MOM’S CORNER : Birth: your baby’s first moment outside the womb

A FIRST TIME MOTHER is usually alarmed at the sight of a new born baby. Some events about the baby seem frightening. But these events need not to be alarming as they appear. Here is what to watch out for:

A FIRST TIME MOTHER is usually alarmed at the sight of a new born baby. Some events about the baby seem frightening. But these events need not to be alarming as they appear. Here is what to watch out for:

First Breath

Watching a baby take its first breath is the most dramatic and exciting event at birth. Some babies howl loudly for several minutes; others emit one or two cries then go into quiet breathing.

Nature leaves nothing to chance, babies practice breathing movements in the womb from a very early age. Some mothers feel these movements in the womb as rapid pulsations over the lower part of the abdomen.

Baby’s color

Most babies breathe spontaneously and normally at birth, although it is customary for the mid wife to gently clear the baby’s nose and mouth, and to note the breathing pattern, heart rate, skin color, muscle tone and general activity.

Babies are usually blue at the moment of birth but this is quickly followed by a healthy pink color that spreads over the face, trunk and limbs. It usually takes a little longer for the fingers and toes to become pink.

Slow starters

Occasionally there might be a slight delay before breathing begins. The mid wife encourages the baby by gently rubbing or stroking his toes. Sometimes there is a longer delay before the baby begins to breathe.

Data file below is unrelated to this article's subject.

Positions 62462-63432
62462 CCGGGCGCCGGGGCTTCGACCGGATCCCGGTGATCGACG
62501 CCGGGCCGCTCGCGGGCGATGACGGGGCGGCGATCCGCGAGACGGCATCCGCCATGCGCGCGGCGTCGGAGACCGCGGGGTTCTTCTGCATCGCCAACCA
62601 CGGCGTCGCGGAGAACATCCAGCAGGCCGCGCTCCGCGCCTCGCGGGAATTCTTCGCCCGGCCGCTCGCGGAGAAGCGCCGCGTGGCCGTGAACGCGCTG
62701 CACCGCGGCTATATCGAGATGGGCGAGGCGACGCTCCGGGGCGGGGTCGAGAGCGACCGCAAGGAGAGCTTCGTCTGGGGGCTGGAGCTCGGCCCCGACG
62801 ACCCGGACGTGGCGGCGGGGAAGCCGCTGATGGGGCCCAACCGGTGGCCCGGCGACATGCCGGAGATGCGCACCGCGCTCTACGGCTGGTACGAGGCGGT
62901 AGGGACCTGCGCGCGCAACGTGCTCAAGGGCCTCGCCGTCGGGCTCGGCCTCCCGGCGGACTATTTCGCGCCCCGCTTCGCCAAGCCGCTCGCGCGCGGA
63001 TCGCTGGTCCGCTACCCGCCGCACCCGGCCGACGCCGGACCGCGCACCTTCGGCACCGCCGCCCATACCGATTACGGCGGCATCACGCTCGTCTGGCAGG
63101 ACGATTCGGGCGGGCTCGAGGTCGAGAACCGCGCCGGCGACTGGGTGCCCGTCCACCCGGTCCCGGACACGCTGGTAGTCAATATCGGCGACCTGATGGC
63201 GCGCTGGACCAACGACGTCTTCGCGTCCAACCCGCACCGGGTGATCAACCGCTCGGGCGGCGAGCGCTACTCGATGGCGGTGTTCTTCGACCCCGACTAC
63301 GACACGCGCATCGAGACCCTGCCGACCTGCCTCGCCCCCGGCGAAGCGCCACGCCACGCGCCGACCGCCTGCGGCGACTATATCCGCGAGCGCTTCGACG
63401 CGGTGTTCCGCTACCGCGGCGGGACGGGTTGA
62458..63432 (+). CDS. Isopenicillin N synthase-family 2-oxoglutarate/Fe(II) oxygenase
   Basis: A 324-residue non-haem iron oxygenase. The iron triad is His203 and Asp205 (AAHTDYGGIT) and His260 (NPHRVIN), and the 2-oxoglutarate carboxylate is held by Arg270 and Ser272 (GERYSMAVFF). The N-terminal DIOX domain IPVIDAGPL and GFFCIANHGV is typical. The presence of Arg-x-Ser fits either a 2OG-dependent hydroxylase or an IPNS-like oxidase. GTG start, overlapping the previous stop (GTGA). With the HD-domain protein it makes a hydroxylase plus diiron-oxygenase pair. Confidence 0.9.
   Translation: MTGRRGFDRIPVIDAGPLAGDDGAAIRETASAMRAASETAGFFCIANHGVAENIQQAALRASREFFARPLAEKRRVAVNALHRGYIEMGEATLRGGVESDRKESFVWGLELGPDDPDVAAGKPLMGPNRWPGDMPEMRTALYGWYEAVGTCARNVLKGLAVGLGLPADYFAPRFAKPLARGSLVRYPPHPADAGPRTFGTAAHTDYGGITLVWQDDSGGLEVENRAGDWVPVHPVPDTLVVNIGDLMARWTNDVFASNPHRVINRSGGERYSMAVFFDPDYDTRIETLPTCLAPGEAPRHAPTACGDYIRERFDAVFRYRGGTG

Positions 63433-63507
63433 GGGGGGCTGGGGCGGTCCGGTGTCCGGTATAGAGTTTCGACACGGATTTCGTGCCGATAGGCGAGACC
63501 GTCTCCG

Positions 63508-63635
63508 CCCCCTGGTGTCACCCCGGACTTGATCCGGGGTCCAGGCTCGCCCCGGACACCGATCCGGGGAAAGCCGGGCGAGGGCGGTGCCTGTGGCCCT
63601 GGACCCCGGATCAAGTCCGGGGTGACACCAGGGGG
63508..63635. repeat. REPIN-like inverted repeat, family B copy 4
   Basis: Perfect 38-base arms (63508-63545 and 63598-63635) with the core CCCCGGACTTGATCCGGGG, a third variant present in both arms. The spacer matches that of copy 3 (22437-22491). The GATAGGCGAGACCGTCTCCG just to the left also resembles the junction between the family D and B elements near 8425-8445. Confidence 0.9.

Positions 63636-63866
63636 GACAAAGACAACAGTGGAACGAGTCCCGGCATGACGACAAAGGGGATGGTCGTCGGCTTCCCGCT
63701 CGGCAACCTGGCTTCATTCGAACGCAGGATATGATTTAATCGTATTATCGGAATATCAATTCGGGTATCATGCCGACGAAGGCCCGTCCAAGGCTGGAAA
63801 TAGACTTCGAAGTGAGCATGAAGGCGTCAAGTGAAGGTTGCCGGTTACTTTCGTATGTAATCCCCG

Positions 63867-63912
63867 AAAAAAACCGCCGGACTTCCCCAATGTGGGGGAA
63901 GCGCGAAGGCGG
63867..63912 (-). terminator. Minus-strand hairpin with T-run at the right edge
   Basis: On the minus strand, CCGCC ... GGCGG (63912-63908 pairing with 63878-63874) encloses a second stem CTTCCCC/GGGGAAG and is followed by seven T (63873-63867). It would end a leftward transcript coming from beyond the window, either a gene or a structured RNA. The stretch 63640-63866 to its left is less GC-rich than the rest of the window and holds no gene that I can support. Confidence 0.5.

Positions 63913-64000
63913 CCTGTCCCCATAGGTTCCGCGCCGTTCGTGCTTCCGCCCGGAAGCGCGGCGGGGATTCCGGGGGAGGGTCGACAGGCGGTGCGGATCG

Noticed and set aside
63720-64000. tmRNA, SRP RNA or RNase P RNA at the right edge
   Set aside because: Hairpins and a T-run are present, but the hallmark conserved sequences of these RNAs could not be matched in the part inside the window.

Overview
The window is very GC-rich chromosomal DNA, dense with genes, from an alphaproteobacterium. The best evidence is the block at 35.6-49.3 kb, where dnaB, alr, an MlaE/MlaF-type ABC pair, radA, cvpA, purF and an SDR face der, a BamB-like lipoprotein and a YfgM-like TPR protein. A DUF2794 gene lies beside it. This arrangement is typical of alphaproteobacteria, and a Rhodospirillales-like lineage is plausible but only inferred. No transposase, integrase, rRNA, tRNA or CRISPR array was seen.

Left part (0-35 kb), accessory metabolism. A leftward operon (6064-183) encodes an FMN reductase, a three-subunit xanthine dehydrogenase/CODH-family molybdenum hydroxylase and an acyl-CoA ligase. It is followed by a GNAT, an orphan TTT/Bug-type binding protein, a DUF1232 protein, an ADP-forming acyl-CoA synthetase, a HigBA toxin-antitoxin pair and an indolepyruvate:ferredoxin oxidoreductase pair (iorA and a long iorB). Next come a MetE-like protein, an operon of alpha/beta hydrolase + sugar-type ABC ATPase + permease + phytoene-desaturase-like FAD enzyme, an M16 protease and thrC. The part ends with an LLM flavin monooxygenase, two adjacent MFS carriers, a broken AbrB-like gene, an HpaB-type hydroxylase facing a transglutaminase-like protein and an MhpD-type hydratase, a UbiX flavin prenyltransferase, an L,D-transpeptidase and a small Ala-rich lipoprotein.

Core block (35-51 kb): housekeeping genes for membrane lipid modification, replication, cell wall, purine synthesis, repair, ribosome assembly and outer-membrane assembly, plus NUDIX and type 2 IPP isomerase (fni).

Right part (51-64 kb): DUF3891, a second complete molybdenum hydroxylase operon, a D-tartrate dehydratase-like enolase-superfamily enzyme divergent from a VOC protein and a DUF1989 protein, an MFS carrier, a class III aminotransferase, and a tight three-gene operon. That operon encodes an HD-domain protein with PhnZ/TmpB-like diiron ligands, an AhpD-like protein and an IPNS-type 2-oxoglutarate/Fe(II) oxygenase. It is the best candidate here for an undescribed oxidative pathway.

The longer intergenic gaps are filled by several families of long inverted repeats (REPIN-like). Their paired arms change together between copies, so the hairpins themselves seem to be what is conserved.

There are reasons for this. The ‘breathing centre’ in the brain, for example, is sometimes a little depressed following a difficult labor or delivery. Likewise, large doses of painkillers given to the mother during labor might also depress a baby’s ‘breathing centre’.

Medical staff can often predict when a baby is likely to be slow to breathe and arrange a pediatrician to be present at birth.

The pediatrician gently clears the baby’s air way by passing a suction catheter into the nose and mouth. Then a small soft mask is gently placed over the baby’ mouth and nose, and a few puffs of oxygen are given through the mask.

Normally, this is enough to start the baby breathing. If not, a narrow tube is passed through the mouth and guided between the vocal cords using a bright torch- a procedure known as ‘intubation’.

Puffs of oxygen are given through the tube until the baby starts to breathe, then the tube is promptly removed and the baby is yours to hold.

With these procedures in mind, there is no need to be worried if you see the hospital staff hurriedly attending to your baby soon after birth.

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